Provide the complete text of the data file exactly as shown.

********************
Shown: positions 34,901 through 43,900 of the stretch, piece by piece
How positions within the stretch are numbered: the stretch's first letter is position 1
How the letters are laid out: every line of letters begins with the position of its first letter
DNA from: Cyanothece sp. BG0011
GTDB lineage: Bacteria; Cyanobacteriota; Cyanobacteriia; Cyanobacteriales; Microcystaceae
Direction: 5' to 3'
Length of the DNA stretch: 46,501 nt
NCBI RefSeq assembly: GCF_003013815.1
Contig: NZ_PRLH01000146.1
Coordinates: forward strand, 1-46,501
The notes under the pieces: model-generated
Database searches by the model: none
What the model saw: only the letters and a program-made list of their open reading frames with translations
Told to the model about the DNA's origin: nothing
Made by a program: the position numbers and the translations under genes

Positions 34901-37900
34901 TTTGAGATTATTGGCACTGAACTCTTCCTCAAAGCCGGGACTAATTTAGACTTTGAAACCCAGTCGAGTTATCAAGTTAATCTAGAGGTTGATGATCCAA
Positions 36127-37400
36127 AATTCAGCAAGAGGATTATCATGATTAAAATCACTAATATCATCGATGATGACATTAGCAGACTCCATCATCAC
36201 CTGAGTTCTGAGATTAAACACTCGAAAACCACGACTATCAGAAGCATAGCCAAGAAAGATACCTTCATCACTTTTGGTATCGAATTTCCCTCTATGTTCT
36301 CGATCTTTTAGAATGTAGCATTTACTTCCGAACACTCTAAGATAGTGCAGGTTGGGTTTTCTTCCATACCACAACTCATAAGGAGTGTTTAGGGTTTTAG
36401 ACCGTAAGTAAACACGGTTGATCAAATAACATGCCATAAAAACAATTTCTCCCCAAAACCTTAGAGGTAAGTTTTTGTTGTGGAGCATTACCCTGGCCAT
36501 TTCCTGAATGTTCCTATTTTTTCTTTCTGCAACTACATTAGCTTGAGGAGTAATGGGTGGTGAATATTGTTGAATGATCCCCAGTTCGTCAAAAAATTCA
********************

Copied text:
Shown: positions 34,901 through 43,900 of the stretch, piece by piece
How positions within the stretch are numbered: the stretch's first letter is position 1
How the letters are laid out: every line of letters begins with the position of its first letter
DNA from: Cyanothece sp. BG0011
GTDB lineage: Bacteria; Cyanobacteriota; Cyanobacteriia; Cyanobacteriales; Microcystaceae
Direction: 5' to 3'
Length of the DNA stretch: 46,501 nt
NCBI RefSeq assembly: GCF_003013815.1
Contig: NZ_PRLH01000146.1
Coordinates: forward strand, 1-46,501
The notes under the pieces: model-generated
Database searches by the model: none
What the model saw: only the letters and a program-made list of their open reading frames with translations
Told to the model about the DNA's origin: nothing
Made by a program: the position numbers and the translations under genes

Positions 34901-37900
34901 TTTGAGATTATTGGCACTGAACTCTTCCTCAAAGCCGGGACTAATTTAGACTTTGAAACCCAGTCGAGTTATCAAGTTAATCTAGAGGTTGATGATCCAA
Positions 36127-37400
36127 AATTCAGCAAGAGGATTATCATGATTAAAATCACTAATATCATCGATGATGACATTAGCAGACTCCATCATCAC
36201 CTGAGTTCTGAGATTAAACACTCGAAAACCACGACTATCAGAAGCATAGCCAAGAAAGATACCTTCATCACTTTTGGTATCGAATTTCCCTCTATGTTCT
36301 CGATCTTTTAGAATGTAGCATTTACTTCCGAACACTCTAAGATAGTGCAGGTTGGGTTTTCTTCCATACCACAACTCATAAGGAGTGTTTAGGGTTTTAG
36401 ACCGTAAGTAAACACGGTTGATCAAATAACATGCCATAAAAACAATTTCTCCCCAAAACCTTAGAGGTAAGTTTTTGTTGTGGAGCATTACCCTGGCCAT
36501 TTCCTGAATGTTCCTATTTTTTCTTTCTGCAACTACATTAGCTTGAGGAGTAATGGGTGGTGAATATTGTTGAATGATCCCCAGTTCGTCAAAAAATTCA